ANDERSON – Parents should take better control in raising their children and, if necessary, use strict disciplinary measures, former Indiana University and NBA basketball star Bobby Wilkerson told a gathering Monday brought together to celebrate the Martin Luther King Jr. holiday.
Wilkerson, an Anderson native and Madison Heights standout who went on to star for the undefeated 1976 IU Hoosiers' NCAA championship team, delivered the keynote address at the annual King celebration in downtown Anderson.
In his message, Wilkerson urged residents of Anderson to come together to help guide the future for children. He also suggested solutions to perceived problems in the African-American community.
Several hundred people were in attendance at the Paramount Theatre, including Gov. Mike Pence and Anderson Mayor Kevin Smith. They heard Wilkerson stress that changes start in the home. He said parents need to discipline and get control of their children by "any means necessary" so youth can lead successful lives.
At one point, Wilkerson said that, should a child kick a parent, the child should be slapped. In another example, Wilkerson said that if a child spits at an adult, the child's teeth should be knocked out.
Monday evening, The Herald Bulletin sought to contact Wilkerson for clarification of his comments, but the newspaper was unable to reach him.
The Rev. Floyd Edwards, a member of the City-Wide Celebration Committee, said he was unsure whether people in the audience understood what Wilkerson was trying to convey.
“It was not promoting abuse,” he said. “It was about showing and expecting respect from your children. The message was there are consequences to your actions, good and bad.”
Edwards said that when a child is disrespectful toward adults, parents should take something away to show the behavior was unacceptable.
“He was not advocating beating people,” Edwards said. “Bobby (Wilkerson) is a mentor to young people.”
The Rev. Benny Santiago, also a member of the celebration committee, said Wilkerson was not advocating the abuse of children, but was pointing out that discipline is needed in the home. Santiago said Wilkerson’s message was culturally sensitive and might not have been understood by everyone in the audience.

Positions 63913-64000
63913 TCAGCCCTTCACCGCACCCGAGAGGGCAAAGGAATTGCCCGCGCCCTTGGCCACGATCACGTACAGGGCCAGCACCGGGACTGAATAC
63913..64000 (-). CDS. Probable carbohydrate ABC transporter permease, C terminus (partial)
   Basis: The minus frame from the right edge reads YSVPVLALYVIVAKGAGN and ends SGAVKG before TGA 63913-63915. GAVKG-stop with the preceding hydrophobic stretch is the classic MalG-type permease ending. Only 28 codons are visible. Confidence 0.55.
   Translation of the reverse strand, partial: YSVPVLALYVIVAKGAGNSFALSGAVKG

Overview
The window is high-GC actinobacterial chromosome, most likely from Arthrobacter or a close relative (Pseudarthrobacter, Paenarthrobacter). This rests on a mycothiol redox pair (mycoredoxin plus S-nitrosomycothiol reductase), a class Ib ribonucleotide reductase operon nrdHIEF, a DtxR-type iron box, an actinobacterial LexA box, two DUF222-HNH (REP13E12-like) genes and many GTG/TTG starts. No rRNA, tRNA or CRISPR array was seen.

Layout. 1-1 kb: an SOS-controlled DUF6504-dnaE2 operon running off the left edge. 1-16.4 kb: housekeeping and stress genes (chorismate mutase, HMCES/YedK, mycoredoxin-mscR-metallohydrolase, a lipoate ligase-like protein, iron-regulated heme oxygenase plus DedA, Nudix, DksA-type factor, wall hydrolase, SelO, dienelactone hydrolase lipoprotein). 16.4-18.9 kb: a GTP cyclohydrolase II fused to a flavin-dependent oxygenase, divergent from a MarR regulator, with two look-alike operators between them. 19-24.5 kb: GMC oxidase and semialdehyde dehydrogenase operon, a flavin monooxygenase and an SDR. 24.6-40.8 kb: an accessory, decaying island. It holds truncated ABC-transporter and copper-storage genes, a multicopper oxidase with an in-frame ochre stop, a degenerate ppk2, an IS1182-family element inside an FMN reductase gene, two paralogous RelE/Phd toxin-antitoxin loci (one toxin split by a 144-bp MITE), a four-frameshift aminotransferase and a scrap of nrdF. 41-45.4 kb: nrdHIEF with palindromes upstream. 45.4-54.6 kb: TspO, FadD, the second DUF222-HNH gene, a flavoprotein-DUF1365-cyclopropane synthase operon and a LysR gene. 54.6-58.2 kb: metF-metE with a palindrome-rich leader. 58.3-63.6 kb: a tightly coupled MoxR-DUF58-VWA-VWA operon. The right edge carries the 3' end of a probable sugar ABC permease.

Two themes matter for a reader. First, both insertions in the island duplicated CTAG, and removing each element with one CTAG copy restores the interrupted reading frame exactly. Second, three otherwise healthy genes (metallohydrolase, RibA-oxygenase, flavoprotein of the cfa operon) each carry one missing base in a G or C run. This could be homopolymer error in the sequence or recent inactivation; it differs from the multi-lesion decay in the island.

“He was talking about the old days,” he said. “It was about getting respect. Kids today don’t respect their parents. Parents have lost that respect and don’t know how to discipline their children.”
Santiago said there are consequences to actions both inside the home and in society.
Wilkerson said during his Monday speech that Dr. Martin Luther King Jr. was a great man and had a purpose in life to save people. Wilkerson said he experienced racism in Indiana and heard horror stories from his mother and brothers about growing up in Alabama.
Wilkerson said the African-American community needs the help of the entire community in Anderson to help enhance King's dream of achieving equal opportunities for everyone.
“We cannot change our community alone,” he said. “It’s time to stand up. Our community is struggling, and our focus should be on people.”
Wilkerson was critical of the leadership in Anderson’s African-American community and within the family structure.
“We have to stop being selfish and look at the whole picture,” he said. “We have leaders in the community, but the black males have to stand up and save our families. We can’t count on everyone else; as a black male we have to help.”
Wilkerson said that children of single mothers in the community need their fathers in their lives, that the community needs two-parent families.
“The churches need to step up,” Wilkerson said. “Our kids are struggling, and it’s not the kids going to church.”
He said the doors to the churches have to be opened and that churches should teach the 3 R’s: respect, responsibility and restraint.
Wilkerson said the African-American community has to clean up its "own house" before asking for help.
“Stop doing drugs and killing each other,” he said. “We need to stop the cycle, and education is the answer.
“We need to come together as one,” Wilkerson said. “Don’t go to the federal government every time we have a problem in Anderson. There are programs in Anderson, and you can go to school for free.”
Gov. Pence's statement at Monday's Martin Luther King Jr. celebration noted King's dedication to justice and progress.
"Even today we feel the innumerable effects and gravity of his leadership as he continues to inspire our people," Pence said.
"Not only today, but every day we are grateful for Dr. King's service. We continue to hold him in our hearts and embody his strength and persistence for progress."
Follow Ken de la Bastide on Twitter @KendelaBastide, or call 640-4863.